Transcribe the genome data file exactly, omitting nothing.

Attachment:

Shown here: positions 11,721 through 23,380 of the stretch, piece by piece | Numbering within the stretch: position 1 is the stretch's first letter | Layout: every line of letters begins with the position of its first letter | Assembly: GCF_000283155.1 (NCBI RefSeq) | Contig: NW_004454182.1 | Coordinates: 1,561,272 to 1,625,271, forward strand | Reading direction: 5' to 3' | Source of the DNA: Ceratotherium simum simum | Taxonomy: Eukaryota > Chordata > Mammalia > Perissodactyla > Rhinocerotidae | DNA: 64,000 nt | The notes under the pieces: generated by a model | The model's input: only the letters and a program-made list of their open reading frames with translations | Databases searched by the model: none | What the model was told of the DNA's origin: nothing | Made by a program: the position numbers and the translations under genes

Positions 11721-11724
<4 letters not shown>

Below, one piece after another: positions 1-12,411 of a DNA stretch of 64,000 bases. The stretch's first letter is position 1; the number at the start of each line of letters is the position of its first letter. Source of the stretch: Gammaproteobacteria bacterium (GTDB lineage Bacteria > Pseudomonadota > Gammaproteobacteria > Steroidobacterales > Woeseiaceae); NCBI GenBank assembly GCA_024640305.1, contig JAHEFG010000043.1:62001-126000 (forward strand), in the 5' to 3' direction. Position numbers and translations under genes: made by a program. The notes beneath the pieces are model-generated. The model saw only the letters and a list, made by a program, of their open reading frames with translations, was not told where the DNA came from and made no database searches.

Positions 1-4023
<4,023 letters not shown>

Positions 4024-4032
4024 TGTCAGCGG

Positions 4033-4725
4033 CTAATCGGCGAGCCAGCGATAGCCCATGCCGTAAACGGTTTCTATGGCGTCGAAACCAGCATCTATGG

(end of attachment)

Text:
Shown here: positions 11,721 through 23,380 of the stretch, piece by piece | Numbering within the stretch: position 1 is the stretch's first letter | Layout: every line of letters begins with the position of its first letter | Assembly: GCF_000283155.1 (NCBI RefSeq) | Contig: NW_004454182.1 | Coordinates: 1,561,272 to 1,625,271, forward strand | Reading direction: 5' to 3' | Source of the DNA: Ceratotherium simum simum | Taxonomy: Eukaryota > Chordata > Mammalia > Perissodactyla > Rhinocerotidae | DNA: 64,000 nt | The notes under the pieces: generated by a model | The model's input: only the letters and a program-made list of their open reading frames with translations | Databases searched by the model: none | What the model was told of the DNA's origin: nothing | Made by a program: the position numbers and the translations under genes

Positions 11721-11724
<4 letters not shown>

Below, one piece after another: positions 1-12,411 of a DNA stretch of 64,000 bases. The stretch's first letter is position 1; the number at the start of each line of letters is the position of its first letter. Source of the stretch: Gammaproteobacteria bacterium (GTDB lineage Bacteria > Pseudomonadota > Gammaproteobacteria > Steroidobacterales > Woeseiaceae); NCBI GenBank assembly GCA_024640305.1, contig JAHEFG010000043.1:62001-126000 (forward strand), in the 5' to 3' direction. Position numbers and translations under genes: made by a program. The notes beneath the pieces are model-generated. The model saw only the letters and a list, made by a program, of their open reading frames with translations, was not told where the DNA came from and made no database searches.

Positions 1-4023
<4,023 letters not shown>

Positions 4024-4032
4024 TGTCAGCGG

Positions 4033-4725
4033 CTAATCGGCGAGCCAGCGATAGCCCATGCCGTAAACGGTTTCTATGGCGTCGAAACCAGCATCTATGG